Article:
evanno is the DIC. We have implemented it in TESS (similar to structure
but using spatial coordinates in addition to the genetic data). You
might have a look at it
TESS 2.0: http://www-timc.imag.fr/Eric.Durand/soft.html."
My doctoral student is in fact using TESS. Meanwhile, realizing that a
minority of my 45 pops were at HWE, and a many were in fact inbred, I
began using InStruct, which drops STRUCTURE's HWE assumption and also
estimates inbreeding in each inferred population. InStruct also
implements the DIC (Deviance Information Criteria) to assess the optimal
k value. In fact finds k =7 to be most likely. Interestingly, after the
large peak of delta k at 2, 6 and 7 have next highest scores and are
statistically equal.
"In your case it might be better to follow the common sense approach
advocated in the STRUCTURE manual, which as far as I remember is to pick
the K where the likelihood, L(K), stops making large improvements, and
to combine this with prior biological knowledge. The delta K method is
designed to find this K objectively by calculating something close to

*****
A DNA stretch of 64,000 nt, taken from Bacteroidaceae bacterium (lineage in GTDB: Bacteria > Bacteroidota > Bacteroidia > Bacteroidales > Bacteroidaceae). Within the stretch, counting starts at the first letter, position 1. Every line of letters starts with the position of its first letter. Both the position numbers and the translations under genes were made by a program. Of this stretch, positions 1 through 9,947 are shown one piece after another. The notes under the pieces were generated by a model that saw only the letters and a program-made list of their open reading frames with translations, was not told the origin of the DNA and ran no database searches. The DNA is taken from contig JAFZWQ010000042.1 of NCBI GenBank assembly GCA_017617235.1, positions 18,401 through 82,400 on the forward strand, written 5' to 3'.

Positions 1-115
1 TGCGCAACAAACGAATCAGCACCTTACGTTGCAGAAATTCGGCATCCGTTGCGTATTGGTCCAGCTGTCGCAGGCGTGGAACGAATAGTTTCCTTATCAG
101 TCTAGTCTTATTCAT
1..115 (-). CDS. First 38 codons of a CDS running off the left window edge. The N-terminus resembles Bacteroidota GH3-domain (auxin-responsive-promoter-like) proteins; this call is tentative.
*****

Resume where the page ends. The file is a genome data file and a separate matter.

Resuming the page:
the maximum retardation, delta K [or abs(L"(K))], of the L(K) vs K
curve. In cases where the answer isn't obvious from the L(K) plot (it's
always worth looking at the plots), then I'd guess that the delta K plot
will also be hard to interpret.
"For example, if the "true" K is 1, then the delta K plot should be
approximately flat because there should be no K around which L(K) rises
substantially from K-1 to K and then rises much less from K to K+1 (this
is the signal that max delta K is trying to find). Of course the delta K
plot won't be exactly flat, but if there is no clear spike (e.g. the
spike at K=5 in Fig. 2D of Evanno et al.) then max delta K will reflect
noise. Perhaps this is what you have? It would be nice to have an
objective way to tell signal from noise, but for now it's best to
include a large dose of common sense (but see the PLoS Genetics paper
below).
"Other cases where the answer might not be obvious are where the model
of discrete admixed populations doesn't represent very well the true
population, or where the number of loci or samples is too small. Imagine
a situation with no prior information on population membership where